East may have considered entering Parliament in 1826 as a protégé of the 1st duke of Buckingham, his father’s patron.7 He certainly proclaimed his ‘attachment and esteem’ to Buckingham when he came forward for Winchester as his father’s replacement at the 1831 general election. On the issue of parliamentary reform, to which his father was opposed, his election address was evasive, but on the hustings he was forced into admitting that he was not a ‘strenuous advocate’ of the Grey ministry’s proposals and only supported the enfranchisement of large towns. After a controversial three-hour poll he was narrowly returned in second place.8 A silent attender in this period, he voted against the second reading of the reintroduced reform bill, 6 July, for use of the 1831 census to determine the disfranchisement schedules, 19 July, for postponing consideration of Chippenham’s status, 27 July, and against the bill’s passage, 21 Sept. He divided against the second reading of the revised bill, 17 Dec. 1831, going into committee on it, 20 Jan., the enfranchisement of Tower Hamlets, 28 Feb., and the bill’s third reading, 22 Mar. 1832. That month he was listed as a founder member of the Carlton Club. He voted against the second reading of the Irish reform bill, 25 May. He divided against ministers on the Russian-Dutch loan, 26 Jan., 12 July, and was appointed to the select committee on the affairs of the East India Company, 27 Jan. 1832.
At the 1832 general election East offered again for Winchester, where the freemen were now swamped by the newly enfranchised householders. Though he was unrepentant over his stance against reform, having ‘felt it his duty to oppose so extensive and sudden a change’, he promised to ‘uphold and promote’ the new system. He was defeated by his opponent of the previous year, but persevered and topped the poll as a Conservative in 1835.9 He sat until his retirement in 1864, and served as secretary of Grillion’s from 1854 to 1870.10 He inherited his father’s baronetcy in 1847, but derived no benefit from his debt-encumbered estate, beyond the contents of his library, despite being named as his residual legatee.11 In 1850 he purchased Bourton House, near Moreton-in-the-Marsh, Gloucestershire, where he died a widower and s.p. in November 1878, when the baronetcy became extinct.12 By his will, dated 27 Nov. 1877, he provided annuities for his cousins Charlotte Mary Elizabeth Brace East and Frances Hyde Hinton East, and left Bourton House, diamond heirlooms and about £70,000 to his cousin Gertrude Charlotte Mary D’Este Maclaverty.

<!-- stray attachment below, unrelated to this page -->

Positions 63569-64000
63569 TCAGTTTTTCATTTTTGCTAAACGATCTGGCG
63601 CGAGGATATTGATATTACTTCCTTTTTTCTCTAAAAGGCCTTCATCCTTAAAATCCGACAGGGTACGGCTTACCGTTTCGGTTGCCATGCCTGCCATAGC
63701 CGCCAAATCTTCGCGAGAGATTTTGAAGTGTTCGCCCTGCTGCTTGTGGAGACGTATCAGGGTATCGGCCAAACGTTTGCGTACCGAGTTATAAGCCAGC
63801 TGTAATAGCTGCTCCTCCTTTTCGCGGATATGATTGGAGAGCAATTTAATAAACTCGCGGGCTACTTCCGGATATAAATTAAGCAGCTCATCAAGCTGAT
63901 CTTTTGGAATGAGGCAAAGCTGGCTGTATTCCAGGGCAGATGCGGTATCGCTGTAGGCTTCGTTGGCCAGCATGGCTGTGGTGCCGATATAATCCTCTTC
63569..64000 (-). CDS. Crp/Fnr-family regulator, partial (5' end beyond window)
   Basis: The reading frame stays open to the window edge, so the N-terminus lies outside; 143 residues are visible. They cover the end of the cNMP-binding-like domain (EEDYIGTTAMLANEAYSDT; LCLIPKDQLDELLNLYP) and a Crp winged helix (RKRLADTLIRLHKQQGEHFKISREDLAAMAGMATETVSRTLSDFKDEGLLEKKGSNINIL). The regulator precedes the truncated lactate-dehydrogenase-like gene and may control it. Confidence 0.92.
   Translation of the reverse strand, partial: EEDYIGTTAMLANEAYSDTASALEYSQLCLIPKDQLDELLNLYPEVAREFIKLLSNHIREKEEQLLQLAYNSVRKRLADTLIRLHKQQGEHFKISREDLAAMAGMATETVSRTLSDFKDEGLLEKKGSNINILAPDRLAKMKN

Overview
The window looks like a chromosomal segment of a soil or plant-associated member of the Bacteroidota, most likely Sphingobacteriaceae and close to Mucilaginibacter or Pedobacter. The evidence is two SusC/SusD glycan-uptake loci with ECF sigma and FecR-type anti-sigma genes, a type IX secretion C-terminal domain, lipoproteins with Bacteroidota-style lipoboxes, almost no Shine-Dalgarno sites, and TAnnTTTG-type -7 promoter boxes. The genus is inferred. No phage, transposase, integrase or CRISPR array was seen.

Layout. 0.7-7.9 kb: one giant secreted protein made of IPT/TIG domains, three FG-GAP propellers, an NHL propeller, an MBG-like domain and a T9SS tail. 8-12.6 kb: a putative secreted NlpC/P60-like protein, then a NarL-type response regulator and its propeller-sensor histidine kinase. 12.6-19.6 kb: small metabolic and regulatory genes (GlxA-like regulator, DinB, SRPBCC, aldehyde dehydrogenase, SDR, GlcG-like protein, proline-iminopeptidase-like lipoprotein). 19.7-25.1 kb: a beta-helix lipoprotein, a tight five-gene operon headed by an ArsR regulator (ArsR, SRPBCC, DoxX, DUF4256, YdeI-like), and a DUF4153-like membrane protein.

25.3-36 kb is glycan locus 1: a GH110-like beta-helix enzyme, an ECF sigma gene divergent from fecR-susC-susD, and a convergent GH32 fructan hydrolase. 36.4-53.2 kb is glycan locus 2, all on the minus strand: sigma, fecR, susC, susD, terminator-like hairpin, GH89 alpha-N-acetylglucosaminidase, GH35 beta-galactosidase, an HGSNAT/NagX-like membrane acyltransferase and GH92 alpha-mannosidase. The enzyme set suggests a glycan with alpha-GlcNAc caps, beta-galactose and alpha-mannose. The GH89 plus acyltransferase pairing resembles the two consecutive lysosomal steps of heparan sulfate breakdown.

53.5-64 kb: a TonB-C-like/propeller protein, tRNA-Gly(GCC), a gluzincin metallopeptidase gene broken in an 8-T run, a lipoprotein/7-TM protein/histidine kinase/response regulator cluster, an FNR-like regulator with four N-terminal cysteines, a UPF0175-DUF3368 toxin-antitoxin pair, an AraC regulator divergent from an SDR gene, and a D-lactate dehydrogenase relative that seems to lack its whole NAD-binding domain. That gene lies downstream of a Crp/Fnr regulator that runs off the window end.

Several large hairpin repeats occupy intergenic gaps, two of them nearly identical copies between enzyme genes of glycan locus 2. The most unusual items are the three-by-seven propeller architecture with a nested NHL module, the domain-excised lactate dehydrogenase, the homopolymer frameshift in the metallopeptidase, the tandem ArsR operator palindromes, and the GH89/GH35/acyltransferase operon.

Ref Volumes: 1820-1832
Authors: Howard Spencer / Philip Salmon
- 1. List of Members of Grillion’s Club (1864).
- 2. BL OIOC O/6/6; Mss Eur. A145, f. 8; Bengal Almanac (1818), app. vii.
- 3. OIOC Mss Eur. A145, ff. 1, 8, 26.
- 4. Ibid. f. 14.
- 5. Add. 45038, ff. 47, 53, 57.
- 6. Inst. of Commonwealth Stud. M915/4/1, 2.
- 7. J.J. Sack, The Grenvillites, 31.
- 8. Hants Chron. 2, 9 May; The Times, 4 May; Portsmouth Herald, 8 May 1831.
- 9. Hants Chron. 10, 17 Dec. 1832.
- 10. Grillion’s Club, (1914), 18, 21.
- 11. PROB 11/2055/400; IR26/1770/266.
- 12. VCH Glos. vi. 200; The Times, 25 Nov. 1878.